WING CHUN IN HONG KONG

Class of Leung Sheung 1968Yim Wing Chun taught the art of Wing Chun to her husband, Leung Bok Toa. Later Leong Bok Toa taught this style to two opera performers, Leung Yee Tei and Wong Wah Bo. These two opera performers would later travel to Fatshan City in Kwantung Providence where they would pass down the art of Wing Chun to Dr. Leung Jon. Fatshan City proved to become a landmark of development for Wing Chun. About a hundred years ago, Yip Man was born. At age of ten, Yip Man began to study Wing Chun under Dr. Leung Jon's disciple Chan Wah Soon. Later, Yip Man also studied from Dr. Leung Jon's son Leung Bik. In 1950, Yip Man like many other Chinese ran away from the Communism Party and moved to Hong Kong.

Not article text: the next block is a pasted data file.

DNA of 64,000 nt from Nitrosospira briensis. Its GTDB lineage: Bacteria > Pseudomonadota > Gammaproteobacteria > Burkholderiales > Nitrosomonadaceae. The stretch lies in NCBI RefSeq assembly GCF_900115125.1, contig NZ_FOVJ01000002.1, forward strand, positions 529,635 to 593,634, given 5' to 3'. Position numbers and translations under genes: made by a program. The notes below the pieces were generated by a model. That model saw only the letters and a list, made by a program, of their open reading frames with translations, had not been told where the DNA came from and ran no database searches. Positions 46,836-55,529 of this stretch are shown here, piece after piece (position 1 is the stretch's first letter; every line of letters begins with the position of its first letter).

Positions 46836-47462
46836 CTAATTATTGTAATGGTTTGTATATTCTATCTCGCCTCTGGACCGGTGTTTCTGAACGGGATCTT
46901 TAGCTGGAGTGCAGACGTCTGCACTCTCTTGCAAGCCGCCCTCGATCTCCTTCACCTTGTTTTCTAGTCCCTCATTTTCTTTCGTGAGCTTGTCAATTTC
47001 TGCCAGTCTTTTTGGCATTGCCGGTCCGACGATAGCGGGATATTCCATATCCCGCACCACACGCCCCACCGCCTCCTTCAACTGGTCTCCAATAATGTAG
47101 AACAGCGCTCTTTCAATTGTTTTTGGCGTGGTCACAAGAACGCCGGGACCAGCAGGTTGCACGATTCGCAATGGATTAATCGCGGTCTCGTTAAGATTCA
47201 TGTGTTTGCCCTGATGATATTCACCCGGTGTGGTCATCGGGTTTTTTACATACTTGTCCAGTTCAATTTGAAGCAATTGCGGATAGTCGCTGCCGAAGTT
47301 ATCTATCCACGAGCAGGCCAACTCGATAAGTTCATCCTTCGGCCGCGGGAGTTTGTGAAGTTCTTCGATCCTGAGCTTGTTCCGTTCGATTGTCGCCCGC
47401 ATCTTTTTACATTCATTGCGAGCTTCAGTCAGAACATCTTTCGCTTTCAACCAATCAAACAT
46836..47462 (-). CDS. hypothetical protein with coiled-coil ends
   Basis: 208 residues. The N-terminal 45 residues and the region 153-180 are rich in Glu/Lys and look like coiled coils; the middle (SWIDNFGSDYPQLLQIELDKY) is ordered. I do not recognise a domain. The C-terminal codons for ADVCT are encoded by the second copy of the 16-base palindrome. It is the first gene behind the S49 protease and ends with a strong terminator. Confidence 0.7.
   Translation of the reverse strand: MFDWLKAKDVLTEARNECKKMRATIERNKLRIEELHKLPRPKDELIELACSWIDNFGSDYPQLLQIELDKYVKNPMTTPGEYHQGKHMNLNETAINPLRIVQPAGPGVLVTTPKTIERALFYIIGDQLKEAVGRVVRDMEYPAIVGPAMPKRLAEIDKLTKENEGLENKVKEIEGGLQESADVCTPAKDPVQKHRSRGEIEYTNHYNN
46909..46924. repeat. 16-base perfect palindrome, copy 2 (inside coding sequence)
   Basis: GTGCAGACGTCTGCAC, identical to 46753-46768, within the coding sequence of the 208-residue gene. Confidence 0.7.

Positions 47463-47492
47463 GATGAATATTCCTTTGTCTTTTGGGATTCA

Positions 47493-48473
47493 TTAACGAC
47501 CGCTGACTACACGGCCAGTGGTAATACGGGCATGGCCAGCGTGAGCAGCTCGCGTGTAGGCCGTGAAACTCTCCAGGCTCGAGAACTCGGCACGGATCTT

Wing Chun Lightning Hands Master Ng Wah SumIn Hong Kong, Yip Man started to teach Wing Chun and gained numerous followers. His most senior student was Sifu Leung Sheung (Sifu Chow's Sikung). Other student included Yip Po Ching, Lok Yiu, Chu Shong Tin, Wong Shun Leung, Bruce Lee and many more. Under Leung Sheung there were 7 best students nicknamed 7 tigers. Sifu Ng Wah Sum was the Short Legged Tiger. Then, he earned his respect in Wing Chun after fighting in two key events. In 1968, Ng Wah Sum represented Wing Chun Pei to fight in the first Far East Kung Fu Tournament in Singapore and took second place. It was Wing Chun's first title in any public tournaments. The second fight was at a Beimo* in 1980. It was a hot and humid summer evening, on the roof top of a building in Mok Kwok, Kowloon. His opponent was a Choy Lee Fut instructor. At one point his opponent used an overhead blow. Sikung Ng Wah Sum responded to the blow by a side shifting and a Wu-Sao. Followed by two Chung-Kuens. He was able to knock his opponent off his stance. A journalist captured the entire event and printed it in the next day's daily newspaper. The headline read, ÒWing Chun Lightning Hands...Sifu Ng Wah Sum of Wing Chun defeated his opponent with a lightning speed blocks and strikes.